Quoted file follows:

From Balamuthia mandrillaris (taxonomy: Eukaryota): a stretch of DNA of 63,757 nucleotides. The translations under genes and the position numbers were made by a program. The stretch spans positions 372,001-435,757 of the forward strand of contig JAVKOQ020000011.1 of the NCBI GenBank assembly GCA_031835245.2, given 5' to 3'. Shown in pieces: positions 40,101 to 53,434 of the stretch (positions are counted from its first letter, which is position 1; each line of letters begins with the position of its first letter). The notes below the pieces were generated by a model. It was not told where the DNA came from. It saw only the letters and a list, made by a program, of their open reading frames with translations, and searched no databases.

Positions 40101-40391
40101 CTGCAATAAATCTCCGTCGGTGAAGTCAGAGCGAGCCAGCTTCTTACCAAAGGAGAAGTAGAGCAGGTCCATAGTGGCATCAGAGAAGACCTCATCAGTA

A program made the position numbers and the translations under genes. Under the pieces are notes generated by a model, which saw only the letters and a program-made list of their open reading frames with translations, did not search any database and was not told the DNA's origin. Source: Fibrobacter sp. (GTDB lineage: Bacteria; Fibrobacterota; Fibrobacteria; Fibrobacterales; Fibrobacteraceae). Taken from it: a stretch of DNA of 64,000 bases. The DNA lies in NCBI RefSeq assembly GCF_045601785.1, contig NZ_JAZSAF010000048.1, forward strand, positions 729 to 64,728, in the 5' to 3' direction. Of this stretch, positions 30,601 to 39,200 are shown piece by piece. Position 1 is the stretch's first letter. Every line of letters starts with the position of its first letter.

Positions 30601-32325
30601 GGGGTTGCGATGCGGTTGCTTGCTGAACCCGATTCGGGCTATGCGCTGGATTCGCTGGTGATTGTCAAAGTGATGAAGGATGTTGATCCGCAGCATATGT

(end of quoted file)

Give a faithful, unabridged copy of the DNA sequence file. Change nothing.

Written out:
From Balamuthia mandrillaris (taxonomy: Eukaryota): a stretch of DNA of 63,757 nucleotides. The translations under genes and the position numbers were made by a program. The stretch spans positions 372,001-435,757 of the forward strand of contig JAVKOQ020000011.1 of the NCBI GenBank assembly GCA_031835245.2, given 5' to 3'. Shown in pieces: positions 40,101 to 53,434 of the stretch (positions are counted from its first letter, which is position 1; each line of letters begins with the position of its first letter). The notes below the pieces were generated by a model. It was not told where the DNA came from. It saw only the letters and a list, made by a program, of their open reading frames with translations, and searched no databases.

Positions 40101-40391
40101 CTGCAATAAATCTCCGTCGGTGAAGTCAGAGCGAGCCAGCTTCTTACCAAAGGAGAAGTAGAGCAGGTCCATAGTGGCATCAGAGAAGACCTCATCAGTA

A program made the position numbers and the translations under genes. Under the pieces are notes generated by a model, which saw only the letters and a program-made list of their open reading frames with translations, did not search any database and was not told the DNA's origin. Source: Fibrobacter sp. (GTDB lineage: Bacteria; Fibrobacterota; Fibrobacteria; Fibrobacterales; Fibrobacteraceae). Taken from it: a stretch of DNA of 64,000 bases. The DNA lies in NCBI RefSeq assembly GCF_045601785.1, contig NZ_JAZSAF010000048.1, forward strand, positions 729 to 64,728, in the 5' to 3' direction. Of this stretch, positions 30,601 to 39,200 are shown piece by piece. Position 1 is the stretch's first letter. Every line of letters starts with the position of its first letter.

Positions 30601-32325
30601 GGGGTTGCGATGCGGTTGCTTGCTGAACCCGATTCGGGCTATGCGCTGGATTCGCTGGTGATTGTCAAAGTGATGAAGGATGTTGATCCGCAGCATATGT